Purpose: We aim to systematically review and analyze the available literature on "exceptional responders" in oncology. We hypothesize that survival or patients with an exceptional response may be predicted based on clinical factors. Materials and Methods: A PICOS/PRISMA/MOOSE selection protocol was used to find studies that reported oncology patients with an exceptional response. A total of 333 initial articles were screened, and 76 articles were included, accounting for 85 patients. The primary outcome was survival after exceptional response therapy (ERT). The secondary outcome was survival since diagnosis. Univariate and multivariate analyses were conducted for both outcomes with 17 covariates. Results: The median age was 52 years (interquartile range, 35-66 y), 51.8% were male individuals, 18 (21.2%) had lung cancer, and 1 patient (1%) met all National Cancer Institute criteria for exceptional response. The most common treatment resulting in exceptional response was a form of chemotherapy (49.2%) followed by targeted therapy (26.8%) and radiation therapy (7.7%). The median time from diagnosis to initiation of ERT was 7.92 months (interquartile range, 0-24.72 mo). On multivariate analysis of survival after initiation of ERT, there were no predictors of exceptional response. On multivariate analysis of survival since diagnosis, predictors of prolonged survival included time between diagnosis and ERT initiation (hazard ratio, 0.52; 95% confidence interval, 0.32-0.87; P=0.0124) and single prior surgery versus none (0.08; 95% confidence interval, 0.01-0.98; P=0.04853). Conclusions: There were no clinically apparent patient or treatment factors that predicted favorable survival following ERT; instead, reporting of exceptional response appears to be biased.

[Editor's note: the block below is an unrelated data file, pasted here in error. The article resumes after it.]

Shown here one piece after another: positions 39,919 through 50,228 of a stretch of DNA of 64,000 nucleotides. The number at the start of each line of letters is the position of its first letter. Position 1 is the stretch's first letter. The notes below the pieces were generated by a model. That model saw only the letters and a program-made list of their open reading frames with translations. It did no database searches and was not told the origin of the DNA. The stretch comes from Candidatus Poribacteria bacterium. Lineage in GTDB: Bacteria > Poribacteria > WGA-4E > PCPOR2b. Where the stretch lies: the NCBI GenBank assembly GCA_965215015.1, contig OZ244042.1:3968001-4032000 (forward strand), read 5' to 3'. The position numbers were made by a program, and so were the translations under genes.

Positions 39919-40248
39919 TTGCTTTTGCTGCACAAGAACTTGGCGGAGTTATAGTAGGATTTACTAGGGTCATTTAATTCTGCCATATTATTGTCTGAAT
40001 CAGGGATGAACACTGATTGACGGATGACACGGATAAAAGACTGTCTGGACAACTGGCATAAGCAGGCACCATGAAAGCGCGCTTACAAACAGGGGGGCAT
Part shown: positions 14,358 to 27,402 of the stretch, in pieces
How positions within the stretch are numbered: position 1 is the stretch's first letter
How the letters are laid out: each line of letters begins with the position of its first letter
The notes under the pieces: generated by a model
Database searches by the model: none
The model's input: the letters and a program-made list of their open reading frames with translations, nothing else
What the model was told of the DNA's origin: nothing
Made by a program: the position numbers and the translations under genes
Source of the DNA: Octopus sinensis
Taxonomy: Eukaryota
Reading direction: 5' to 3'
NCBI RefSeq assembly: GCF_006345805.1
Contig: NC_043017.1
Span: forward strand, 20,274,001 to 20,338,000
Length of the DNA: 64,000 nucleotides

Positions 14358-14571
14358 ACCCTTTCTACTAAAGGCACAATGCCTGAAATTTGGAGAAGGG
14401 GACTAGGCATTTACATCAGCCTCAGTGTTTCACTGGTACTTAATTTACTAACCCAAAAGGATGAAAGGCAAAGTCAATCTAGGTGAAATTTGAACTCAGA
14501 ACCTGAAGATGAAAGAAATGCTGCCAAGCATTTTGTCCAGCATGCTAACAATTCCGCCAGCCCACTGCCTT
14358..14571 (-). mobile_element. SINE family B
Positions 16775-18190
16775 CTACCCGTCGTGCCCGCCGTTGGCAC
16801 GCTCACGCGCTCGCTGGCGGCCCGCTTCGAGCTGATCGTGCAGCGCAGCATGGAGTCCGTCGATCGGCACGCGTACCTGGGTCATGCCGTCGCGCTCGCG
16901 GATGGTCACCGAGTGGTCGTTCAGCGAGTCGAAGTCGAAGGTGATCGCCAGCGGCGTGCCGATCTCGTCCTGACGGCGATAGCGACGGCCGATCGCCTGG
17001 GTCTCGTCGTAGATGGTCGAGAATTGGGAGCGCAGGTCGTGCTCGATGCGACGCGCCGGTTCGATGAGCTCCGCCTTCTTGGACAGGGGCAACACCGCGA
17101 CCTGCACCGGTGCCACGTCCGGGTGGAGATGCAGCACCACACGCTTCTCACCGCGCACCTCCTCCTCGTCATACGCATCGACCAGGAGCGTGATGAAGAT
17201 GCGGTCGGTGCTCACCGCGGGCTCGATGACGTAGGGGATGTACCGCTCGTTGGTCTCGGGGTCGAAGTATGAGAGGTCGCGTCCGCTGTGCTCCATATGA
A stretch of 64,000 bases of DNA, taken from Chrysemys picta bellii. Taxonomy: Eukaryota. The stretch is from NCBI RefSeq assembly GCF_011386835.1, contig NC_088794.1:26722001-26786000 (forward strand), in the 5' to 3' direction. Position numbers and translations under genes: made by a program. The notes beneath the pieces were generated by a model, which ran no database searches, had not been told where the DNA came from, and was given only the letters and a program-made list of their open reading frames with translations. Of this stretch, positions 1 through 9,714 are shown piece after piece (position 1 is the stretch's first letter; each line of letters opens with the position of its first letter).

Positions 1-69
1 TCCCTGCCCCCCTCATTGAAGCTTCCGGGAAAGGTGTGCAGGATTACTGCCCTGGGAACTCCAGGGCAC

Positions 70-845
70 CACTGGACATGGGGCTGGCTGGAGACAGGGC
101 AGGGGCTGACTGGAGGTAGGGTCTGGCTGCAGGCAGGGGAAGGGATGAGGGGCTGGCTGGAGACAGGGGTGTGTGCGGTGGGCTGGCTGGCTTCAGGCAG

|Original language||English (US)|
|Number of pages||12|
|Journal||American Journal of Clinical Oncology: Cancer Clinical Trials|
|State||Published - Aug 1 2019|
All Science Journal Classification (ASJC) codes
- Cancer Research